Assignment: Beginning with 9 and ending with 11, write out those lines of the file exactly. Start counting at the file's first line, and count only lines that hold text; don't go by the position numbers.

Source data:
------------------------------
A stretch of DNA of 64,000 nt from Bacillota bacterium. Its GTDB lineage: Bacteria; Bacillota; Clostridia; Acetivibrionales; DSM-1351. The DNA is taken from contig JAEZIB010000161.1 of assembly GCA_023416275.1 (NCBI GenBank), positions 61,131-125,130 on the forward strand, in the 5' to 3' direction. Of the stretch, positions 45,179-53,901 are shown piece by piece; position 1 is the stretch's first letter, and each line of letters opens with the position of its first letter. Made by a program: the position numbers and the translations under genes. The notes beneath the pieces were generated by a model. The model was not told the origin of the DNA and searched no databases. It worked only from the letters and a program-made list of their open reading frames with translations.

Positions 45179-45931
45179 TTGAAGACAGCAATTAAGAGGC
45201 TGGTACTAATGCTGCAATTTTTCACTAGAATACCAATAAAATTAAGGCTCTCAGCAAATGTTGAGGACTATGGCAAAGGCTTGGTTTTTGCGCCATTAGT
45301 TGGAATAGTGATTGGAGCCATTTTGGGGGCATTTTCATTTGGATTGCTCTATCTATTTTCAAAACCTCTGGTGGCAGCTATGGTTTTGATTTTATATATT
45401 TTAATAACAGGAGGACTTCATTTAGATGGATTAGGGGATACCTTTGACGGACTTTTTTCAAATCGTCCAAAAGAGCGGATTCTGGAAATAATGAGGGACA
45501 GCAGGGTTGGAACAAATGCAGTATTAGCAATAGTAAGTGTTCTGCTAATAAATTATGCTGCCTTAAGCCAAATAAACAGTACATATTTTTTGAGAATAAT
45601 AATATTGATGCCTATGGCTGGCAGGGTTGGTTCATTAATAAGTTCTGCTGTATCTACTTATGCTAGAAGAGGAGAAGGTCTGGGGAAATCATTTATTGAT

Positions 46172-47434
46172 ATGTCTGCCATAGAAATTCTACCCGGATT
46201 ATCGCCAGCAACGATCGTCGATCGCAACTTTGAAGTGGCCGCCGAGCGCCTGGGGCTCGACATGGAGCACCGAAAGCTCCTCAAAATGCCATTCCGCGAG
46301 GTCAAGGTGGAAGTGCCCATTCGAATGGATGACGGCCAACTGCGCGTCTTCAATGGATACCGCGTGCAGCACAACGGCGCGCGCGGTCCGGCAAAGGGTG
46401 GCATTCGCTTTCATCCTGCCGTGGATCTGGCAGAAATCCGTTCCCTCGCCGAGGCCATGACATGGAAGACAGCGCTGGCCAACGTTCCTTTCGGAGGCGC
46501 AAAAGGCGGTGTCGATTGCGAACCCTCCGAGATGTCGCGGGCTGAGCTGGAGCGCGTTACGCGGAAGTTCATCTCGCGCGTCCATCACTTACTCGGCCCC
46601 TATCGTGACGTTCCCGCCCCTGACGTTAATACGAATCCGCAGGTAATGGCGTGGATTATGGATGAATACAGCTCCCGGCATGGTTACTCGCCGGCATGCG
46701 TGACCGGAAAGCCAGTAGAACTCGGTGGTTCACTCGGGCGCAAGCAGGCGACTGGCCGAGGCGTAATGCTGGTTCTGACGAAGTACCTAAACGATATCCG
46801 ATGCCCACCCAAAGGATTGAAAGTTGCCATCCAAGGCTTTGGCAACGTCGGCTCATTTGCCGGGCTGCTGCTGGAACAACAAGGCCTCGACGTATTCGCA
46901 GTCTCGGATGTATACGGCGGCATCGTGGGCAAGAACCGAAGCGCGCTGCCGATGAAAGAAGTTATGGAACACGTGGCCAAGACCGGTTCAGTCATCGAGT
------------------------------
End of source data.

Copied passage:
Positions 46172-47434
46172 ATGTCTGCCATAGAAATTCTACCCGGATT
46201 ATCGCCAGCAACGATCGTCGATCGCAACTTTGAAGTGGCCGCCGAGCGCCTGGGGCTCGACATGGAGCACCGAAAGCTCCTCAAAATGCCATTCCGCGAG